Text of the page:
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CARE”s Learning Tour Moves North! The Delegation Visits Inspirational And Innovative Programming In Post-Conflict Northern Uganda

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Stephanie Chen is CARE USA”s Policy and Communications Manager traveling in Uganda on a CARE Learning Tour - a comprehensive, multi-day tour for policymakers and those who can influence policy to gain firsthand knowledge of the core issues poor communities face. To learn more about the Learning Tours Program, please visit: www.care.org/learningtours.


CARE USA CEO Helene Gayle congratulates the women in the NUWEP program for their progress.

Photo credit Josh Estey

The delegation, including Sen. Johnny Isakson (R-GA.), Rep. Jack Kingston(R-GA.), Rep. Barbara Lee (D-CA), departed from Kampala this morning to a village in Gulu – a district in northern Uganda – to visit CARE”s Northern Uganda Women Empowerment Program (NUWEP) program. For several members of the delegation, this was their first visit to the post-conflict area where many Ugandan families are finally returning to their homes after years of civil war and displacement.

NUWEP is a holistic development program implemented by CARE that focuses on the safety and protection of the people affected by the conflict, especially women. Part of the program includes CARE”s signature Village Savings and Loans Program, which has increased the community”s capacity to be productive in agriculture and small enterprises.



CARE”s Board Chairman Bo Cutter

Photo credit Josh Estey

Despite their past, the participants the delegation met showed remarkable resilience: Many of the women – and men -- have started their own small businesses raising life stock and selling food. Many of them shared with us how the gender empowerment aspect of the programs also helped improve many women”s relationships with their husbands and allowed them to be a bigger part of the decision making process.

After the greeting the delegation with a traditional song, the group of 30 women in a VSLA helped the delegation understand the positive impact of the VSLA program by performing a skit. The skit called “We Will Never Give Up’ centered on a poor woman in rural northern Uganda whose alcoholic husband refused to help her raise the children and tend to their crops. When the woman receives counseling from the NUWEP and joins the VSLA, her life begins to slowly improve. Eventually, her husband see”s her ability to save and invest money. He soon helps her with the work.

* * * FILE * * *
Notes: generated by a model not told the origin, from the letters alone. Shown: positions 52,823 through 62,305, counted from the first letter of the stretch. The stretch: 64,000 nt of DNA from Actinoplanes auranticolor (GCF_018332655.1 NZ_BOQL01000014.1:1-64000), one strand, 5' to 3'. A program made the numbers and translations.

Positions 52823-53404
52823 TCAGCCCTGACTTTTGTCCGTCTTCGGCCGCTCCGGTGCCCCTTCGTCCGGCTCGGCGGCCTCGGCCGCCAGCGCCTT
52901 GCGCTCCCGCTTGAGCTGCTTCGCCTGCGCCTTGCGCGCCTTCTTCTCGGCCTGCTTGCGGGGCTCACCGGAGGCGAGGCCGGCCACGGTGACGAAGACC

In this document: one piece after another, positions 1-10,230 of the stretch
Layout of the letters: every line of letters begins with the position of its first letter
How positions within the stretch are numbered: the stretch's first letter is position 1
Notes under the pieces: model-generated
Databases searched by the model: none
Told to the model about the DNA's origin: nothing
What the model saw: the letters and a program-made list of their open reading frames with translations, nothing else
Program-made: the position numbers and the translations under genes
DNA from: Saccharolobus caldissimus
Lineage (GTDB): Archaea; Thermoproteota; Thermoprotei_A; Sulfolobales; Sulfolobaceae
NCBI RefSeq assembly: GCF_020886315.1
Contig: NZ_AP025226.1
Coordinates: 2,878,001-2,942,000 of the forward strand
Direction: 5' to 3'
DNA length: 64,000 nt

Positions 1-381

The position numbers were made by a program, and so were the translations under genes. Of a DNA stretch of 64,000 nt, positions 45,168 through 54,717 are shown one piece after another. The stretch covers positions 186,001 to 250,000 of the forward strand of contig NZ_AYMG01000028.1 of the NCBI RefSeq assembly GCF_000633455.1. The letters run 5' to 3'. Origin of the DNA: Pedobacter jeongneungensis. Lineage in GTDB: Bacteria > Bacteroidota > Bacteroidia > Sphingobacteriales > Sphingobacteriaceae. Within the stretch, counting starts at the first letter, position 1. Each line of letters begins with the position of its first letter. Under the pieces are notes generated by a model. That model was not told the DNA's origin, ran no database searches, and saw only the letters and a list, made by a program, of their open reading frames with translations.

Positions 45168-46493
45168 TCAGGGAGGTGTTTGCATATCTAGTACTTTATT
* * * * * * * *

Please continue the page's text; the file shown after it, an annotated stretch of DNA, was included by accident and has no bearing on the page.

While the skit was short, it gave a glimpse into the positive changes many of these women have faced since joining the program. Afterwards the delegation visited each of the women”s small businesses. One group of women sold seeds, grains and vegetables. Another tapestry business where money from the VSLA was spent on the sewing machine.

Catherine Connors, writer and blogger for Babble.com shares a moment with the children in Gulu during the NUWEP visit

Photo Credit Josh Estey

After visiting NUWEP, the delegation headed to the ARISE program in Awach where we were welcomed by a beautiful song and dance.


Rep. Jack Kingston (R-GA) is welcomed at Pathfinder International's ARISE Project in Gulu, Uganda

Photo Credit Josh Estey

With support from Pathfinder International and the Canadian International Development Agency (CIDA), this program integrates family planning services into existing health services, including prevention of mother to child transmission of HIV (PMTCT) and antiretroviral treatments (ART) for people living with HIV/AIDS. In particular, the ARISE Project works through the National Community of Women Living with HIV/AIDS (NACWOLA) to sensitize men and women on the importance of getting HIV testing and treated through community outreach.

We heard from an inspiring Community Support Agent (CSA) named Jimmy who talked about the importance of linking the community to the health system. The NACWOLA group then performed a song for the delegation, followed by a discussion of the different family planning methods that are available. We also heard from Joyce, the chairperson of the group, who shared her personal story about being tested and treated for HIV through the program.

The delegation then split into three groups and walked to nearby homes to see an outreach demonstration done by NACWOLA. They learned about the amazing and important work the CSA's are doing to address some of the barriers that exist in getting HIV testing and family planning services, such as stigma and cultural beliefs.

The delegation left Gulu with many inspiring stories and messages about the importance of U.S. foreign assistance investments in Uganda, and how communities and families are working to lift themselves out of poverty with the assistance of innovative and exciting programs like ARISE and NUWEP.

Now, onto our final day of the Learning Tour! Webale!

Posted by kporter@care.org on Apr 6, 2012 1:08 PM US/Eastern

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